Why Monte Carlo Isn’t Just a Place in the Mediterranean



We have all seen the allure. All of those yachts and mega yachts docked in the cove, the Indy car races in the street and especially the James Bond-esque scenes at the casino tables. Who wouldn’t want to spend any amount of time in Monte Carlo?! I thankfully get to spend an exceptional amount of time in Monte Carlo. However, mine is a financial planning analysis tool, not the elegant hillside oasis, on the coast of the Mediterranean in Monaco. If I am being honest, Monaco sounds like a great reprieve from all that 2020 has brought us thus far and may still yet bring. Yet my goal here is to show you how the financial planning tool is more relevant and encouraging to you than the coastal resort could ever be.

Investopedia provides a rather academic definition of the Monte Carlo Simulation, “Monte Carlo simulations are used to model the probability of different outcomes in a process that cannot easily be predicted due to the intervention of random variables. It is a technique used to understand the impact of risk and uncertainty in prediction and forecasting models.” Before the thought is solicited to your mind that this is far too academic, allow me to simplify: Monte Carlo analysis is used to analyze different investment returns, over time, to estimate confidence in maintaining a given amount of cash flow. The stock market is highly unpredictable. Nobody knows what direction the market, or individual stock prices, will run over time. We may certainly make educated evaluations and perform calculated analyses, but we don’t definitively know. That is why when we create a given asset allocation, based upon your risk tolerance, we run the Monte Carlo analysis to see what happens when, not if, investment returns vary over time.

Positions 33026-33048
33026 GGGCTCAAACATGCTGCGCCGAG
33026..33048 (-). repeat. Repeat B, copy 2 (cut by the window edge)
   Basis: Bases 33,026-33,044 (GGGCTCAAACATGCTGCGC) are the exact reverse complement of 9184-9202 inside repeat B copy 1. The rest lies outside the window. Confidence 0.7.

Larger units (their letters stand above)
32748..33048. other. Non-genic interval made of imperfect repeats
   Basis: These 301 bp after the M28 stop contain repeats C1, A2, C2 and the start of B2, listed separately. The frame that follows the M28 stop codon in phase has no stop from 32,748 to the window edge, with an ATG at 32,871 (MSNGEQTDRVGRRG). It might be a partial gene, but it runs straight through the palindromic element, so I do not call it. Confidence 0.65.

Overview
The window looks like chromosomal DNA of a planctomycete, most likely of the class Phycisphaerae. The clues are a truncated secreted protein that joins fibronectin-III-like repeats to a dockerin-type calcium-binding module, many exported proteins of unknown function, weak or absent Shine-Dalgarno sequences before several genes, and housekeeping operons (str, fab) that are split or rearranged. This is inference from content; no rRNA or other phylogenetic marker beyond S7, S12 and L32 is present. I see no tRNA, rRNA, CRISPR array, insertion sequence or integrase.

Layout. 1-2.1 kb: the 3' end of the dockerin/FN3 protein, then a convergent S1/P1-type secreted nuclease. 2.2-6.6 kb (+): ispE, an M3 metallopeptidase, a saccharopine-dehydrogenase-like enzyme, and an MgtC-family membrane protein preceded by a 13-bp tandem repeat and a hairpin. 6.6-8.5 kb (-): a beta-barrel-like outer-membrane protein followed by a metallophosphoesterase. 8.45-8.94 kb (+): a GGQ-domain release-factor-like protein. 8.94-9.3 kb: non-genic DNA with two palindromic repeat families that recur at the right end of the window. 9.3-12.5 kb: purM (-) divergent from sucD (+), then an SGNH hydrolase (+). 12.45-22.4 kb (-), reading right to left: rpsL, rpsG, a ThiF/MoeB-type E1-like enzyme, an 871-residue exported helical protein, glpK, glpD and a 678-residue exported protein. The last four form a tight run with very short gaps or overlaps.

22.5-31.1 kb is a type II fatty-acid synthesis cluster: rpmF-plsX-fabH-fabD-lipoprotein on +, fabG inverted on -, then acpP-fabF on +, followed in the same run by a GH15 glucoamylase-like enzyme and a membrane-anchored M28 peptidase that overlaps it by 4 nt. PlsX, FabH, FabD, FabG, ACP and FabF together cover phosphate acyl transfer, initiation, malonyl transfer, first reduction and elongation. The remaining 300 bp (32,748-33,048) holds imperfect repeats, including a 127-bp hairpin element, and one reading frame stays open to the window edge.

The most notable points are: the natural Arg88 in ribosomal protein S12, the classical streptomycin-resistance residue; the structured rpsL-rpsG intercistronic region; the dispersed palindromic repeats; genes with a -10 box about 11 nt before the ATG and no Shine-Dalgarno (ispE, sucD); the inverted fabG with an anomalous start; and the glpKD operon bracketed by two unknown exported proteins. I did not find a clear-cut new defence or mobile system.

So, this brings us to 2020 where COVID-19 wreaked havoc upon the investment markets, brought uncertainty to employers and employees, multiple hurricanes, forest fires, and to top it off is the political turmoil of it being an election year. This much uncertainty without question impacts investment markets. Yet our use of Monte Carlo analysis should provide some confidence in the decisions we make about our financial lives.

This is where the value of Monte Carlo analysis should bring confidence to your financial life as you encounter the uncertainty regardless of the year or form. The higher the confidence, the smaller the impact a market correction should have on your financial life. This is why it is important to continually update your financial plan, as opposed to simply creating one financial plan and leaving it alone. Our lives change and it is possible for them to change in an instant. The value in any financial plan is in continually updating it year over year so that we are increasing our confidence in being able to live the life we want to live, as we live it, regardless of what happens in the world around us. This isn’t to say that we won’t ever pivot or make adjustments to the plan. Certainly, we will. We may want to make these adjustments, or they may be necessary. We may need to delay retirement. We may need, or be able, to accelerate retirement. These are decisions that I believe we need more data to filter through rather than relying on our emotions. The data is probably less likely to change as quickly as my emotions will. So, while I clearly need to understand how I feel when processing certain decisions, I definitively need to seek more information by which to process what pivots and adjustments are needed.

While no model can perfectly forecast the market, the Monte Carlo analysis is one key aspect of our financial plan that enables us to sleep well at night knowing that we have a plan that is working for us. Not only is it working for us but it gives us the flexibility to react and adjust to whatever 2020, or any other year, throws our way. We want you to be confident not just in how your money is invested but in how your financial life is situated. We would much rather be vaguely right than exactly wrong. The higher our confidence the more right we will eventually be. So while it would be enjoyable to eventually end up on the coast of Monaco at some point, it is more enjoyable to live our lives with the peace of mind the Monte Carlo analysis provides.

About the Author

JT Trimble, Candidate for CFP® certification, joined YHB in August of 2018 and serves as a Client Account Manager. He is a regular contributor to Let’s Talk Investing and speaker at numerous events throughout the region. JT is a member of the Loudoun County Chamber of Commerce and the Financial Planning Association.